My goal was to use this as a training run. I knew the course was a little bit hilly and that's cool, I like hills. I had a 14 mile run on the ol' training plan and I just wanted to be able to run and not carry my own water or have to plan a route. So I guess it's fair to say I ran the race out of sheer laziness.

Overall, other than a nasty pain in my side, it was a good run. The pain continues to be an issue a week later so I guess I'll have to get that checked out. 

One of the fun things about the race was that it could be done as a duathlon (running and inline skating). I've never seen an inline skating race before so that was really cool. There appears to be strategy and skill involved in that type of racing, however, so I should probably stick to foot races. The weather was FINALLY cool (although humid) so it was still a sweatfest, but a very tolerable sweatfest. The sky was overcast and it started to rain lightly during the last 2 miles. I enjoyed myself!

Cheesy post-race pose.
Last, but certainly not least, the Gopher to Badger Half Marathon 8/11/12 - 2:21:35 (Garmin) PLUS 3 mile warm-up.

Yet another race-as-training run on my journey to the Chicago Marathon. 
The course is awesome, it starts in Minnesota and finishes in Hudson, Wisconsin (hence the name). Because the start is only a few miles from my house, I decided to run there so that I could get all my training miles in for the day. I was feeling kind of crappy before heading out to the start of the race, but I figured worst case scenario, I'd call the husband and have him come pick me up mid-course. Luckily, the warm up miles seemed to kick out whatever was ailing me - by the time I got to the start of the race, I felt great!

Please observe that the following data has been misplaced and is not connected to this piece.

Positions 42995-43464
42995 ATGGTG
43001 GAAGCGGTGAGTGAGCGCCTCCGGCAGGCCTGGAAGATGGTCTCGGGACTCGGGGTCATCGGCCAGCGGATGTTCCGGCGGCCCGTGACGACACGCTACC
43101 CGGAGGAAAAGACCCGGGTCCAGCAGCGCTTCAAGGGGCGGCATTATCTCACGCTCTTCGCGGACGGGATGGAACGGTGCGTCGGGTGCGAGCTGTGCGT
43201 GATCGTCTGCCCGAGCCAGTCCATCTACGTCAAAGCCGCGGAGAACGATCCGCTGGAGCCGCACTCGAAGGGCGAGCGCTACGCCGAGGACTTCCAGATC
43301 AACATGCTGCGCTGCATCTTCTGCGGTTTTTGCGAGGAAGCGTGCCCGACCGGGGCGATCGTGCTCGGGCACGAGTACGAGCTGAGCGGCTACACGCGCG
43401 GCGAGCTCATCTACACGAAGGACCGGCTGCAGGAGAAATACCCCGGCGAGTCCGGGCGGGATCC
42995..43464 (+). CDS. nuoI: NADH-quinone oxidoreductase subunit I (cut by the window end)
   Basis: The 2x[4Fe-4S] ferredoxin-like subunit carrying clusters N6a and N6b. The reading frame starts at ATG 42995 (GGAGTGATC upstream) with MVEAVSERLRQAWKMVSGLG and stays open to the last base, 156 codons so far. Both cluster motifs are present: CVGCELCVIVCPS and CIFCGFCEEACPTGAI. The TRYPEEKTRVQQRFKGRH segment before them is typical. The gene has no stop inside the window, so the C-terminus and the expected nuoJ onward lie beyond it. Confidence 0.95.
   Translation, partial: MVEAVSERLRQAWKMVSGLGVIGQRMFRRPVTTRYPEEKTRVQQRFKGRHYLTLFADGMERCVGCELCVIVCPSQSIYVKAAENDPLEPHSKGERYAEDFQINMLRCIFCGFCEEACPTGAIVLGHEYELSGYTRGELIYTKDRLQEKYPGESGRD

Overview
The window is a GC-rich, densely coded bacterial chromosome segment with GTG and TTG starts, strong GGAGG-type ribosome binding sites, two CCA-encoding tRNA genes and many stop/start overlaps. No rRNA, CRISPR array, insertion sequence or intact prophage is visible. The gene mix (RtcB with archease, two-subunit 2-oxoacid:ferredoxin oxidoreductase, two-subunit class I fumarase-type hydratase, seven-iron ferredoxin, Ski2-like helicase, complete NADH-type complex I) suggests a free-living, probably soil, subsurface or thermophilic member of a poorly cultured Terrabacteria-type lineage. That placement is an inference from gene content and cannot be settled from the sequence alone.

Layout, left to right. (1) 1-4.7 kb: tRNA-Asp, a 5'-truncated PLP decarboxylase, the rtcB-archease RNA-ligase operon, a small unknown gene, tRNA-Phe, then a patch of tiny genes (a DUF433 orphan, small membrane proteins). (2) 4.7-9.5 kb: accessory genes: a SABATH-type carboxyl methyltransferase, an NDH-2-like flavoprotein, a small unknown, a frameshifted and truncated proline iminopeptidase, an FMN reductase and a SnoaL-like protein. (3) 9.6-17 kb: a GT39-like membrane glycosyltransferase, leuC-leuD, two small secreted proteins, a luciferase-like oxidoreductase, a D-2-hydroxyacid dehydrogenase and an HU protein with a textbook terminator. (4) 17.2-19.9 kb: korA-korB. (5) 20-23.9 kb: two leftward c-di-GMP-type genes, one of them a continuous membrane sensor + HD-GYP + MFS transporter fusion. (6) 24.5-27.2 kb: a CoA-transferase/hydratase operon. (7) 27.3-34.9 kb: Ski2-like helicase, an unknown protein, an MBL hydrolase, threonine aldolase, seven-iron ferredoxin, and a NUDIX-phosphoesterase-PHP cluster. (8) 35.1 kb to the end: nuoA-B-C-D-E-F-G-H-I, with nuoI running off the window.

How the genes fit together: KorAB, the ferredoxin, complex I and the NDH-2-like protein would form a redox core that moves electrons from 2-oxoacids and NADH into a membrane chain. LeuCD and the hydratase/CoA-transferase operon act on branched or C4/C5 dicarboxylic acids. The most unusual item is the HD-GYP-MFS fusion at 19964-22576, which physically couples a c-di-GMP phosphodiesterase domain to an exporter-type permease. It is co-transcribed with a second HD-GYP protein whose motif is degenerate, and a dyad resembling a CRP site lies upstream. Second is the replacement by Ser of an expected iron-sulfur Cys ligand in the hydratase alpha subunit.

This was sort of a new race for me (I did the 5k last year) and I loved the course. It was fun to run through my hometown, there were more downhills than uphills, and lots of well-run water stops. The weather cooperated, too. Sunny, no wind, cool temps....heavenly! 
The husband met me at the finish after doing his own run this morning. It's always so nice to see his smiling face in the crowd! He took a couple of pictures for the ol' blog.  He knows me well.  Then to cap the day off, he grilled up some surf & turf for dinner. Tenderloin and king crab legs. Did I mention he rocks?  Yeah, he totally does.

So there you have it. I'm all ketched-up now! Better late than never! 

You know what's strange?  The fact that I RAN THREE MILES TO THE START OF MY HALF MARATHON. I know "real" runners do that kind of thing all the time, but I guess I don't classify myself as a real runner.  And I know I've run longer distances, and that I've tacked on miles AFTER a race to meet the mileage on my training plan, but still, I ran, RAN, to the start of a half marathon.  

Is it just me or is that batshit-crazy-sounding??  (But in a good way!)